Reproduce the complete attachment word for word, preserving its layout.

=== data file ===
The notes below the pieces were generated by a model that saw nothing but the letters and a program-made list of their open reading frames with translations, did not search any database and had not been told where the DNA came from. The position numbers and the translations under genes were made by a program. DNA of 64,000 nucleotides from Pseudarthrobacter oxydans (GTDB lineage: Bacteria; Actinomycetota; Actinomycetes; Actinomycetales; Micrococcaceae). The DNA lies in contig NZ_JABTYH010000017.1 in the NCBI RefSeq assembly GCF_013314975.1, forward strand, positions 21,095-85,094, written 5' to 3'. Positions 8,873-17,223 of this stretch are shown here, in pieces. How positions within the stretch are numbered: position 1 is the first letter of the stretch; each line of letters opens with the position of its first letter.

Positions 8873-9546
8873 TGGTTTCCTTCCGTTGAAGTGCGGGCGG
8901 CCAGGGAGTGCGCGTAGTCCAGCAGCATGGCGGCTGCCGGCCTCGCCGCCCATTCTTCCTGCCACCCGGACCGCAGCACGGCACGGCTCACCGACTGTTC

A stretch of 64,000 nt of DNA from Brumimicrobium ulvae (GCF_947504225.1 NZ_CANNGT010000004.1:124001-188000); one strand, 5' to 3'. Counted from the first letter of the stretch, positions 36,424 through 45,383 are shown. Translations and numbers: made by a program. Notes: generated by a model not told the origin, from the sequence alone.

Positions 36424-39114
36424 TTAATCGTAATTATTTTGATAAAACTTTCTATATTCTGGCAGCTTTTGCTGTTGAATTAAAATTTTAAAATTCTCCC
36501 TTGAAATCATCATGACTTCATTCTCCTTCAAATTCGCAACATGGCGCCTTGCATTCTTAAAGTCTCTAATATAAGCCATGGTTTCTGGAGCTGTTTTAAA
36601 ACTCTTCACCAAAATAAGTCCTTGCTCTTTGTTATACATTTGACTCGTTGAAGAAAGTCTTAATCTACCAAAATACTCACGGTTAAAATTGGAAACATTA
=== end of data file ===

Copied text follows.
The notes below the pieces were generated by a model that saw nothing but the letters and a program-made list of their open reading frames with translations, did not search any database and had not been told where the DNA came from. The position numbers and the translations under genes were made by a program. DNA of 64,000 nucleotides from Pseudarthrobacter oxydans (GTDB lineage: Bacteria; Actinomycetota; Actinomycetes; Actinomycetales; Micrococcaceae). The DNA lies in contig NZ_JABTYH010000017.1 in the NCBI RefSeq assembly GCF_013314975.1, forward strand, positions 21,095-85,094, written 5' to 3'. Positions 8,873-17,223 of this stretch are shown here, in pieces. How positions within the stretch are numbered: position 1 is the first letter of the stretch; each line of letters opens with the position of its first letter.

Positions 8873-9546
8873 TGGTTTCCTTCCGTTGAAGTGCGGGCGG
8901 CCAGGGAGTGCGCGTAGTCCAGCAGCATGGCGGCTGCCGGCCTCGCCGCCCATTCTTCCTGCCACCCGGACCGCAGCACGGCACGGCTCACCGACTGTTC

A stretch of 64,000 nt of DNA from Brumimicrobium ulvae (GCF_947504225.1 NZ_CANNGT010000004.1:124001-188000); one strand, 5' to 3'. Counted from the first letter of the stretch, positions 36,424 through 45,383 are shown. Translations and numbers: made by a program. Notes: generated by a model not told the origin, from the sequence alone.

Positions 36424-39114
36424 TTAATCGTAATTATTTTGATAAAACTTTCTATATTCTGGCAGCTTTTGCTGTTGAATTAAAATTTTAAAATTCTCCC
36501 TTGAAATCATCATGACTTCATTCTCCTTCAAATTCGCAACATGGCGCCTTGCATTCTTAAAGTCTCTAATATAAGCCATGGTTTCTGGAGCTGTTTTAAA
36601 ACTCTTCACCAAAATAAGTCCTTGCTCTTTGTTATACATTTGACTCGTTGAAGAAAGTCTTAATCTACCAAAATACTCACGGTTAAAATTGGAAACATTA